THE dynamic nature of politics means that it’s almost impossible to predict who will govern our country during what period. The very fact that Mr Edgar Lungu is Head of State in Zambia today underscores our point. In 2011 when the Patriotic Front formed government, if anyone pointed at Mr Lungu and said ‘this guy will be Republican President in four years’ time’, that person would be taken to Chainama for mental check up. This is because, firstly, there were ‘better’, strong, influential potential candidates who were strategically positioned to be next in line. Secondly, and frankly speaking, there was nothing presidential about him and his demeanour. But the dynamism of politics proved everyone wrong.

Whether it was through violence or rigging, the fact of the matter is that those “potential candidates” are watching from the terraces today. That’s the nature of politics and this is not only true to Zambia alone. One powerful American media house got things so wrong in 2016 that they’re still struggling with the hangover of their false election outcome predictions. The mock candidate is in the White House and the ‘smart ones’ are still reading their books about how to become a successful politician.

Between today and August 2021, anything can happen. The people we consider as front runners in the ruling party as well as the opposition may be nowhere near the ballot by next year. We may sound crazy by expressing this probability now, but we may also be proved right 12 months from today. It is important for citizens who participate in a democratic process to keep an open mind. A well respected Zambian academician once said: “In this country, even death is a freedom fighter”. It sounds like an insensitive proclamation to make, but looking at it with hindsight, this proves to be an unfortunate aspect of the truth.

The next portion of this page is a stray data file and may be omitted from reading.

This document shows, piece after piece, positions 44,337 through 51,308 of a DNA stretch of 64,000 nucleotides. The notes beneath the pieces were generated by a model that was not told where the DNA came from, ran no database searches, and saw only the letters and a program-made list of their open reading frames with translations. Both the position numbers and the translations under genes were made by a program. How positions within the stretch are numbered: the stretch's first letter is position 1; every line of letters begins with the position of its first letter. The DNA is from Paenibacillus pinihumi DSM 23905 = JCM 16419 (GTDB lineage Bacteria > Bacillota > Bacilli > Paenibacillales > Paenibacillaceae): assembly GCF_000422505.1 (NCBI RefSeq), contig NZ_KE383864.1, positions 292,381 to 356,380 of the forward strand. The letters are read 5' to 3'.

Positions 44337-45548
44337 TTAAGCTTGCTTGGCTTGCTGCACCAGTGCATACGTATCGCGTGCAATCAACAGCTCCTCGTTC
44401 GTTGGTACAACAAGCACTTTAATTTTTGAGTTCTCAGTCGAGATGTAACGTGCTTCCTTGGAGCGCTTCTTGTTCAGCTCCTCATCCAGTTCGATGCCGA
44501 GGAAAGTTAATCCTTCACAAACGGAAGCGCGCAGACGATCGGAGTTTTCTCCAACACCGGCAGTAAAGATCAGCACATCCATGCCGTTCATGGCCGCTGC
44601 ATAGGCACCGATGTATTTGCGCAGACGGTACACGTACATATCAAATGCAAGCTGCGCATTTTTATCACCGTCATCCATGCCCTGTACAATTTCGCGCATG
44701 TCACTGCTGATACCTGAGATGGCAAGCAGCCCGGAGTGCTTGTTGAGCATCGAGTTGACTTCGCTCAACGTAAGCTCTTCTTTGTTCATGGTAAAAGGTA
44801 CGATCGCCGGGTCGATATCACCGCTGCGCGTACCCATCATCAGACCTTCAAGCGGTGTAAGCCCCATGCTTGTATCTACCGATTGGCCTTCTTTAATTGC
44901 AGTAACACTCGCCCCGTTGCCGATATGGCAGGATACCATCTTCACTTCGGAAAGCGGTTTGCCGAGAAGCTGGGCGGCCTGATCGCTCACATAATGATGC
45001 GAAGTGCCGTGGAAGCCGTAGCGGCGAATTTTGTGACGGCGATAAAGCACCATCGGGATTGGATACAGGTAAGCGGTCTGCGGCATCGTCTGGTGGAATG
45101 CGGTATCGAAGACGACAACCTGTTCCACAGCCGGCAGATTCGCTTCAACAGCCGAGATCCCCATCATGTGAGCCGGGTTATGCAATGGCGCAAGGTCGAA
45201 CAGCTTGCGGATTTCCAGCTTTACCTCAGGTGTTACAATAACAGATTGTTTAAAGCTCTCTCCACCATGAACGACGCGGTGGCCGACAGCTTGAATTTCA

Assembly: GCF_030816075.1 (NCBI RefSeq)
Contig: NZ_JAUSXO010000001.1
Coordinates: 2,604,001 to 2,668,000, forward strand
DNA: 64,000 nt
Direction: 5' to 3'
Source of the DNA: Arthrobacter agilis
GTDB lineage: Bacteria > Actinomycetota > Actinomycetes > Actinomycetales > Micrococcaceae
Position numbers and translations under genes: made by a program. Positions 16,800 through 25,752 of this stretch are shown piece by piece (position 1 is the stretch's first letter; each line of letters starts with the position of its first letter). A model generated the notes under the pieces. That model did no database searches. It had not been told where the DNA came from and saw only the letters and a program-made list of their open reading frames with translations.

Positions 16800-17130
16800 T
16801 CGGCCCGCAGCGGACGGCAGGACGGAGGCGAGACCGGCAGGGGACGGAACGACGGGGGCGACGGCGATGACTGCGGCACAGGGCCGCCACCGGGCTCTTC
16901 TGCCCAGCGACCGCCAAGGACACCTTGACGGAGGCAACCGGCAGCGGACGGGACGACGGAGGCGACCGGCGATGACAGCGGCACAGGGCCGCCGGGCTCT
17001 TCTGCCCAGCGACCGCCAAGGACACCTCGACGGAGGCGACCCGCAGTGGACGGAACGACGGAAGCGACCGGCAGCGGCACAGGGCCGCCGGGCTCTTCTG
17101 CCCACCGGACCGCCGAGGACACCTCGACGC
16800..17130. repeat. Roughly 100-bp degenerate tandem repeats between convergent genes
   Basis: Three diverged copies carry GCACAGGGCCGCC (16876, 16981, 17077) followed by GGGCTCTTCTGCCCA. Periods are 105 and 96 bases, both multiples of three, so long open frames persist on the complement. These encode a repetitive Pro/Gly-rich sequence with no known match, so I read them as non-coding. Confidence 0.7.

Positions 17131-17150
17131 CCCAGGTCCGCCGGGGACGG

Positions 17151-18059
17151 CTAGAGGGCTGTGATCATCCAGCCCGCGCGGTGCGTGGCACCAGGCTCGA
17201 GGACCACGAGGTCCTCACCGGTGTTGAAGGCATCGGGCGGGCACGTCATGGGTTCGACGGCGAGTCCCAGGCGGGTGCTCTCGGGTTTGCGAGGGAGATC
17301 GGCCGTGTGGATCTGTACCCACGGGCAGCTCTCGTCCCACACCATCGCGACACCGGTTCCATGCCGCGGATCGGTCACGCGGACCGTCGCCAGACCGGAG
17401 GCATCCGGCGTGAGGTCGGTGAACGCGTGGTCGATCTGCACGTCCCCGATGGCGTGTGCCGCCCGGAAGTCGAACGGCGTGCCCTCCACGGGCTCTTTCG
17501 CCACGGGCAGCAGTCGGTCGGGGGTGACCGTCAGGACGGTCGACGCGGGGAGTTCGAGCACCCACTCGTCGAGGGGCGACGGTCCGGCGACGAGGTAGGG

Our point is that it is too early to know who is going to be in charge of our country next year. Anyone who is so confident and certain about contenders or the winners of the next election is flirting with a potential heart attack. As we analyse the prospects of a potential Hakainde Hichilema presidency in our editorial opinion today, we would like to categorically state that we are not in any way suggesting that, come what may, he will be the President of Zambia next year. Like we have demonstrated above, the dynamic nature of politics teaches us to leave a lot of room for error.

Mr Hichilema has emphatically dominated his political rivals on social media. Youths, the working class and even haters are failing to ignore his early campaign euphoria. He is the man of the moment. Bally, they call him. Songs have been composed to the effect that Bally will fix it. The national debt crisis that the country has been plunged into, “Bally will pay”. People are being made to believe that under Bally, there will be no single day of load-shedding, mealie meal will be almost free, the exchange rate will be one-to-one with the dollar. Bally himself has said that the day he will be sworn in, the economy will peak instantly. There is need for citizens to be analytical and exercise caution over such commitments.